Given that low bass distortion seem lower in the 2012 phones, and Tyll reports the new production does "tighten things up a bit," I feel I should give them another serious listen.

HeadphoneAddict's picture

To thune - also the amp being used makes a difference in the speed of the Denon bass. When I used my battery powered ALO Amphora with my LA7000 (and D2000) there was some "one-note" bass when listening to some fast paced electronica. This was pointed out by a friend at a headphone meet. But this improved quite noticeably when driving the LA7000 from my Eddie Current ZDT amp.

In between the worst and the best amps for Denon were my Woo Audio WA6 and a loaner Woo WA22. In the end, I like the Denon most with a good transformer coupled tube amp or a solid state amp with a stout power supply and good current delivery.

To Tyll, I think that if you call J&R Sales and order by phone they will reduce the price of the D7000 to around $600-700. They just can't advertise below the $999. That makes them a better deal than D5000 to me.

gkanai's picture

Tyll, love the site. Found a broken link.

The link above the title of this article for "Full-Size Sealed Headphone Reviews" goes to a "The requested page could not be found." page.

Tyll Hertsens's picture
Thanks, I'll check into it.
ultrabike's picture

You got an extra zero on that AH-D5000 (title section)...

And what do you know! Seems these phones are going puff!!!:

Tyll Hertsens's picture
Thanks for the heads up on the typo, and AAAAARRRRRRRGGGGHHHH! I can't believe the PR people didn't tell me about the discontinuation. Gonna have to rant a bit I reckon.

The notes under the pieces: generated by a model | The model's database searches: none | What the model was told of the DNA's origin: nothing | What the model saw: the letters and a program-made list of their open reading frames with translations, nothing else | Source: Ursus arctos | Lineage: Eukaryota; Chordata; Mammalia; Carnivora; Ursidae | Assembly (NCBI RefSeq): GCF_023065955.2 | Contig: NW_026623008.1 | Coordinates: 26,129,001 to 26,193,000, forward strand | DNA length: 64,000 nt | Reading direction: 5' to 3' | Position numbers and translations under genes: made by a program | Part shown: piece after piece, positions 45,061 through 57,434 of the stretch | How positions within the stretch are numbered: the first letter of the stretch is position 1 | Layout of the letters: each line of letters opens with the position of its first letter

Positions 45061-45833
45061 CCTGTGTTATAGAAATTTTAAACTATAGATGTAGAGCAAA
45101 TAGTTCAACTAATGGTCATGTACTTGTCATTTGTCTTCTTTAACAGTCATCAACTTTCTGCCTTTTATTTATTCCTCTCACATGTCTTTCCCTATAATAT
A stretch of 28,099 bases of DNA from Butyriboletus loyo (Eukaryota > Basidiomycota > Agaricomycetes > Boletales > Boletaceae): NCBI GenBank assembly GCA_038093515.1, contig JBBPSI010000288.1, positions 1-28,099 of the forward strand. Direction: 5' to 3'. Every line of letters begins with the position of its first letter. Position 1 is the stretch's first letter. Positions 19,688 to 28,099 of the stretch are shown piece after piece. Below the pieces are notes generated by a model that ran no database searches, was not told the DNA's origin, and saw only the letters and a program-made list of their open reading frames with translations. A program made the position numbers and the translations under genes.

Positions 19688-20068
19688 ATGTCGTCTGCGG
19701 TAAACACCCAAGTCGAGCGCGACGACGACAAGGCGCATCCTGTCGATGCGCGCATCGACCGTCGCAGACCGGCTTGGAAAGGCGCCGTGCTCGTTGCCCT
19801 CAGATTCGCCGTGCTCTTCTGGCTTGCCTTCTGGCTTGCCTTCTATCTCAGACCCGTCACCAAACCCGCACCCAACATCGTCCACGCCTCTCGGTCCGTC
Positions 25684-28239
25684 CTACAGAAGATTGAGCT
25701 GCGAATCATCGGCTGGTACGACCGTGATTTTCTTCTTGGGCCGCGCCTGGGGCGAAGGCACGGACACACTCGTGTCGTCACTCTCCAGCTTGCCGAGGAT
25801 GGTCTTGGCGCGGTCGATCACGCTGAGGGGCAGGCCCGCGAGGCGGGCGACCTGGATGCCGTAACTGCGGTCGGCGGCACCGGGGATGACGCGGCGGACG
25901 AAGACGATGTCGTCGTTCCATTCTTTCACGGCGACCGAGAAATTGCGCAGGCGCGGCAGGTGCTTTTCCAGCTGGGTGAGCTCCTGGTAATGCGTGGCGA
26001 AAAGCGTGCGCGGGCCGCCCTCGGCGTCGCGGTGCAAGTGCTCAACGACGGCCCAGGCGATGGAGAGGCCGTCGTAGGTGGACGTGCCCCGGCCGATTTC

ultrabike's picture

The Head-fi link just became puff!!! as well:

"Insufficient Permissions
Your account does not have the required permissions to access this page."

I guess regular consumers were not supposed to know that!? What's going on? Man, talking about a case where curiosity killed the cat!

Currawong's picture

I took a chance on his mods before he started up Lawton Audio officially. They were an upgrade, for me, from K701s, which didn't have enough bass for me. The funny thing is, when I tried stock D5000s in a store, I felt they sounded like my K701s, just with the addition of a lot more bass. Looking at the graphs on HeadRoom (back then), I wasn't far off!

I did, after years of wanting to, finally get a chance to try the D7000s at a local store and was pleasantly surprised, more than I expected.

Tyll: There are two guys on HF who cut out the back the cups on their denons and put grills in as well as someone who recommended that the Denons sounded fantastic with the cups removed altogether. I never thought to try this, so it'd be interesting to read your comments and see measurements of the headphones with the cups off as well.

Twinster's picture